We then inspect the physical recording to see if there are any issues. Recordings are physically cleaned where needed to protect the recording and equipment, and damaged spools etc. are replaced to avoid damage. In some, thankfully rare, cases reels of tape have deteriorated to a point where plastic backing tape has hydrolysed and becomes sticky. The only way to play these tapes is to bake them first and extreme care has to be taken as you generally only get one chance for playback.
Digital recordings are made and it is only then that we know for certain what is actually on the tape. Where we already have a copy of a programme, a comparison is made to ensure they are exactly the same and no improvements can be made. Some programmes we hold can be made up of a dozen off-air recordings as each has a problem - either an edited repeat, intereference during recording, an incomplete programme. We can't assume just because we have a show, we have the best or most complete copy available, so we look at everything.
Once digitised, recordings are held in multiple locations and in the cloud to secure their long-term future. Only in exceptional circumstances do we retain the original media.
Finally, we offer recovered material to the BBC (via Radio4Extra) for re-broadcast. We want as many people as possible to enjoy the recordings.
We don't sell recordings, upload them to the web, or respond to requests for copies. We don't hold the copyright to any of the recordings so they are not within our gift.
If you have recordings that you believe will interest us, there are a few things that will make our lives easier. 1. Knowing what is on the tapes/cassettes. This can be Radio Times cuttings inserted in boxes, handwritten labels, or catalogues or lists and scans or photos will be fantastic. 2. Whatever you know about the collection. This might be 'I remember Grandad recording the radio as I was growing up' to 'I downloaded it from YouTube last week'. 3. Size. Number of tapes/reels and physical size so we have an idea for shipping. Again photos are ideal.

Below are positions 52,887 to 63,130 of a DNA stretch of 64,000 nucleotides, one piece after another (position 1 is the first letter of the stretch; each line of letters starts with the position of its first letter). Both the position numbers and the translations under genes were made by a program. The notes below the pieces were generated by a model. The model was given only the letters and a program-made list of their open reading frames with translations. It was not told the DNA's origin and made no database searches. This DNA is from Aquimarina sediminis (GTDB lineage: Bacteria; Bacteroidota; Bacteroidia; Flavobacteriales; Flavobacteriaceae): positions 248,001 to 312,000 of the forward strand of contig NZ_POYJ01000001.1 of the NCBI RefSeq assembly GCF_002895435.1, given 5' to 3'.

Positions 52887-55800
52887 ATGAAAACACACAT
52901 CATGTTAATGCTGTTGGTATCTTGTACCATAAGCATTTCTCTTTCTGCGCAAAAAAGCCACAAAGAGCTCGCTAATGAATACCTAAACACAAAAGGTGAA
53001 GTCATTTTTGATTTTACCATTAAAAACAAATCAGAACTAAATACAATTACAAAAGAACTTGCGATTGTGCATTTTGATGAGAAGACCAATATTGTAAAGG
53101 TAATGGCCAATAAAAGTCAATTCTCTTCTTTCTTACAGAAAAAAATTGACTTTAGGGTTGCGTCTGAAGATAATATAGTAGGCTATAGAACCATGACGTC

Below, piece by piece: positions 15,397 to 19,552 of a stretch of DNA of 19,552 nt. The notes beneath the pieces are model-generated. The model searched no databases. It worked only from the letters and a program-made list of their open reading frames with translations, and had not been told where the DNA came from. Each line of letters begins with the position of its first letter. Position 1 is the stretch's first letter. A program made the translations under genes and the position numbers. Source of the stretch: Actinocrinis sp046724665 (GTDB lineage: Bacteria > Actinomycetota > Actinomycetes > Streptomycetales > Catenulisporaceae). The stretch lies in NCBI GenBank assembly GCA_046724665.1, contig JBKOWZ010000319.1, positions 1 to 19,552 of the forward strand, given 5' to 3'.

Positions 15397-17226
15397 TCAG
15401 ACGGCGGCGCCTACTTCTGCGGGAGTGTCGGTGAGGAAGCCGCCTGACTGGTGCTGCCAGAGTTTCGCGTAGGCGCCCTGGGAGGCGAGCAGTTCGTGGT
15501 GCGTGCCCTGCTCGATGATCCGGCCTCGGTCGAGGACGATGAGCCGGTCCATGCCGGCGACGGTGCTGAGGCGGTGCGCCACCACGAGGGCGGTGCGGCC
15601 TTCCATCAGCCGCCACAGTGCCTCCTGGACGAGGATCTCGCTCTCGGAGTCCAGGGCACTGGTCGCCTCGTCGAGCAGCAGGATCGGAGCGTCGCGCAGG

The more information you can provide initially, the less we will have to ask in subsequent emails or letters.
Always the catch all item on any agenda. We are not funded by any broadcaster or archive. All that we do at RadioCircle is done through a love of radio and at the expense of our members and we will always welcome any donations, however large or small, to help us in our quest.
Do we return anything sent to us? We prefer not to. Not only do we not have a budget to cover the cost of returns, we may not transfer the recordings immediately or in any fixed order - labelled recordings are usually done first as we know what to expect. Unlabelled recordings are left until we have a lot of spare time. Keeping track of what came from where is time-consuming and we would rather spend that time on saving recordings. What we normally do is provided the digital transfers electronically.
"I really must have my collection back". We know there are instances where collections need to be returned. Each of us has 'invested' time and energy into our hobby and we know how precious a collection can become. We discuss everything in full before we take delivery of any recordings so everyone knows what to expect.
Can I have a credit for the find? Certainly, RadioCircle will ALWAYS credit those who provide the recording in any annoucnements we make. We cannot, however, guarantee that other institutions, mainly the BBC, who take the recordings will do the same - we seldom get a credit ourselves!